“Make Us Glad”

A. J. Pollock

Make us glad according to the days wherein Thou hast afflicted us, and the years wherein we have seen evil” (Psalm 90:15).

Chastening is the proof of the Lord’s love, the evidence of our sonship: scourging the road to reception. Subjection to the Father of spirits and life go together. The end is the partaking of His holiness.

David sung, “BEFORE I was afflicted I went astray.” I don’t suppose he sang whilst afflicted. More likely the tear fell and the flesh quivered. He did not know the end. The Lord did, and His love would carry him and us to the end though the path he bedewed by our tears and the air resounds with our sighs and our couches are witness of our secret groanings. “Behold we count them happy which endure. Ye have heard of the patience of Job, and have seen THE END OF THE LORD: that the Lord is very pitiful and of tender mercy.” Yes, Job, living as he did in days when there were no written scriptures full of comfort and hope, no Holy Ghost indwelling as now, the believer, could say, “Though He slay me, yet will I trust in Him.”

What can we say, beloved; we who can measure everything by Him? “He that spared not His own Son, but delivered Him up for us all, how shall He not also with Him freely give us all things”—yes, sorrow as well as joy; tears as well as laughter; pinch as well as plenty; frowns as well as smiles.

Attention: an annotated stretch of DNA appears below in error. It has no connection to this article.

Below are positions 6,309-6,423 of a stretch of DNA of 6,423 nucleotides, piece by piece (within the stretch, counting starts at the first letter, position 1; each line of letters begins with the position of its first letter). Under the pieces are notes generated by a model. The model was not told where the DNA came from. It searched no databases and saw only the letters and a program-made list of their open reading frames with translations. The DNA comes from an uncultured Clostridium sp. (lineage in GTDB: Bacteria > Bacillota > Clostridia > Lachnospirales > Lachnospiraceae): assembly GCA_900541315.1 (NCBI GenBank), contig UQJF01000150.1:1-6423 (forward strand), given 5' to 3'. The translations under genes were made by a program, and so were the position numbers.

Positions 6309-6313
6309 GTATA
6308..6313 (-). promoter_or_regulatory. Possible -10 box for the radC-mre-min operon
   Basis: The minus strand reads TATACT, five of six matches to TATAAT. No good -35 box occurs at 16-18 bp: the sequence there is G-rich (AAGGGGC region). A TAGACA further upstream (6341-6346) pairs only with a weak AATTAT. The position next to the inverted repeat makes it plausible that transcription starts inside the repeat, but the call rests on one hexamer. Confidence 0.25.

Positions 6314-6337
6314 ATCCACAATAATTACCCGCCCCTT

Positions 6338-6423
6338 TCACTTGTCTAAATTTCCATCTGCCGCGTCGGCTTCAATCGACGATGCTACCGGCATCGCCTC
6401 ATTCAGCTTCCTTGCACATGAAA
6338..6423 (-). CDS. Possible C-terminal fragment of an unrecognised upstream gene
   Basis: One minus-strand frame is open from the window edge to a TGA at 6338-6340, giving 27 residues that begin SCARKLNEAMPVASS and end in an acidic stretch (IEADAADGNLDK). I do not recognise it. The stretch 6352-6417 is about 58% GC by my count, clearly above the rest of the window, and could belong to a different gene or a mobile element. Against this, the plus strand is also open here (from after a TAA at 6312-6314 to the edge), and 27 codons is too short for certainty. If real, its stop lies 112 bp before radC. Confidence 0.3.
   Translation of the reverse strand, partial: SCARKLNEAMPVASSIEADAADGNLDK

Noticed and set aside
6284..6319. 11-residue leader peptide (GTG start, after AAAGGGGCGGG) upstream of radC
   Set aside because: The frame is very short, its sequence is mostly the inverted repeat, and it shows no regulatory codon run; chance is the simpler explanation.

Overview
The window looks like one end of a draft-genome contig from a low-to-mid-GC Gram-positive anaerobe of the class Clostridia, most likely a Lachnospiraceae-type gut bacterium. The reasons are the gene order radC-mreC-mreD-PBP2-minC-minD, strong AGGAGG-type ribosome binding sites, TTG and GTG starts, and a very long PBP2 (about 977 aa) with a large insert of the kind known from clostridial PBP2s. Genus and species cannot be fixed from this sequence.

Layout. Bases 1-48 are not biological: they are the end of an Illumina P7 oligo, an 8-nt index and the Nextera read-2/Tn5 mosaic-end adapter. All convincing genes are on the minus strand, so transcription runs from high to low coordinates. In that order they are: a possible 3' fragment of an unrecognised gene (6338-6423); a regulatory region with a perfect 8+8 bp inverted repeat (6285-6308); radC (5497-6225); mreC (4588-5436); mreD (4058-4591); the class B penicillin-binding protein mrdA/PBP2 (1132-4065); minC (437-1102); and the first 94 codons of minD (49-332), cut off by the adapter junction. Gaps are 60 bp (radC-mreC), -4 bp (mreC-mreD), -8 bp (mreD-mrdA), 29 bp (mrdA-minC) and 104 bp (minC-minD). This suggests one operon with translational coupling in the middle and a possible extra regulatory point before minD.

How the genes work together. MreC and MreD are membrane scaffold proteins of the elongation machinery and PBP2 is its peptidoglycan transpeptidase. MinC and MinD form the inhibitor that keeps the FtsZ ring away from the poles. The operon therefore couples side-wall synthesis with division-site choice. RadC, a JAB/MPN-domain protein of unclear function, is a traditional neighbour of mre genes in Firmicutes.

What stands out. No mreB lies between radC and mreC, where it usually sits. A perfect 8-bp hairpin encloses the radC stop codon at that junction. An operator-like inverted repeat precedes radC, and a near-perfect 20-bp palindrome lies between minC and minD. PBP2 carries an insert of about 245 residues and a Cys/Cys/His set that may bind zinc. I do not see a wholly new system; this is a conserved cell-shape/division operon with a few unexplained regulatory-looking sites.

But we can understand this: all these ways are eventually making for joy, gladness, peace; all making for blessing, happiness, and conformity to Christ in glory. No wonder the psalmist, according to his measure and light—we, indeed, in a fuller measure—could pray to God, “MAKE US GLAD according to the days wherein Thou hast afflicted us.” What a cheer to our spirits! What a comfort in trial! What a prospect!

A feeble saint, well stricken in years, asked me for a verse recently. I gave her Psalm 90:15. The effect was happy. She looked back upon her long days of affliction, the long years in which she had seen evil, only to look forward and see in the near future the answer to her prayer, “MAKE US GLAD according to the days wherein Thou hast afflicted us.”

And whilst we look forward to gladness without a sorrow, a rose without a thorn, a future without a drawback, even now amid our sorrow we are reaping gladness and soy, an earnest of what is to come.

A.J.Pollock

Words of Grace and Encouragement 1908